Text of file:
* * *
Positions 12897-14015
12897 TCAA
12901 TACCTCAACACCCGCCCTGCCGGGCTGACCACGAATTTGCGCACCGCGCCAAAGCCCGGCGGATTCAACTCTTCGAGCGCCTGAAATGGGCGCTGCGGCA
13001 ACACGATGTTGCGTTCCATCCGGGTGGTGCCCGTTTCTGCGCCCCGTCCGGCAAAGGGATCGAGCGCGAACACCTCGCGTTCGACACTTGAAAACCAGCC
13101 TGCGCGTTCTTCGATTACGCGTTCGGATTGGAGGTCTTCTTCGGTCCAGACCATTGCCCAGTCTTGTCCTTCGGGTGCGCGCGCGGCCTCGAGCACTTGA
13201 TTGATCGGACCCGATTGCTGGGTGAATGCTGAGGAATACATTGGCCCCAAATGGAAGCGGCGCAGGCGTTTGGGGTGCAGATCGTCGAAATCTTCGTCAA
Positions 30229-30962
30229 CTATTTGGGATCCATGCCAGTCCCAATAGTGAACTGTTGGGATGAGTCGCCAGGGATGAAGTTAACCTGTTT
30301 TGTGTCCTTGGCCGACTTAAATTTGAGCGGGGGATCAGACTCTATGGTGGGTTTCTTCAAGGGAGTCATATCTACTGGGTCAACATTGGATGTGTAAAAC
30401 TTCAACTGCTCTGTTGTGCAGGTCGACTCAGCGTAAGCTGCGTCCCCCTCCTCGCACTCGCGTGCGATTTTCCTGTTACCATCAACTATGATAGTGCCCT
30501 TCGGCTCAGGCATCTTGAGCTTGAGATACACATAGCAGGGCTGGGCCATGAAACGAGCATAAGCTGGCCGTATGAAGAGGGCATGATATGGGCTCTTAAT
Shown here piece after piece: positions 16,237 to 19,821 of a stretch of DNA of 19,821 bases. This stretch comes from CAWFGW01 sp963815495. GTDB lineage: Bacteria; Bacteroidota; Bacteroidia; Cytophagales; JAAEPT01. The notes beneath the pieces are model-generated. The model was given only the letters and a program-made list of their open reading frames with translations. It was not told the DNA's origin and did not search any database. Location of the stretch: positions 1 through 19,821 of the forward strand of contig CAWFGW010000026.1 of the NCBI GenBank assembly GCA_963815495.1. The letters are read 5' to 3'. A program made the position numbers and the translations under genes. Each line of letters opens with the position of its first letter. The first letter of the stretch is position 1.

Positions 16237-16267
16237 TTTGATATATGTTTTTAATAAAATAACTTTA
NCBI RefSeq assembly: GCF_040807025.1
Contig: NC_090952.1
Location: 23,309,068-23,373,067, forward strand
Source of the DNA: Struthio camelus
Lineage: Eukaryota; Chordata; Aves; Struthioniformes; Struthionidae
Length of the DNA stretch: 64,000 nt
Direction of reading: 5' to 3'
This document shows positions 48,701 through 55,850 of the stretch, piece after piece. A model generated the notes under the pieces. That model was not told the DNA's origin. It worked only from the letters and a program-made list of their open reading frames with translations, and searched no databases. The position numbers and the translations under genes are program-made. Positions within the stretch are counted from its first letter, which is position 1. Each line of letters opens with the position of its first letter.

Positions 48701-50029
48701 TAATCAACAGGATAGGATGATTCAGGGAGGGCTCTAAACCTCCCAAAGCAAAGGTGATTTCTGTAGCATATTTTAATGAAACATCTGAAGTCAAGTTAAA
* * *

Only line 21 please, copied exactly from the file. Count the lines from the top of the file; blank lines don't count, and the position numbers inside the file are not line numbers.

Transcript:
Direction of reading: 5' to 3'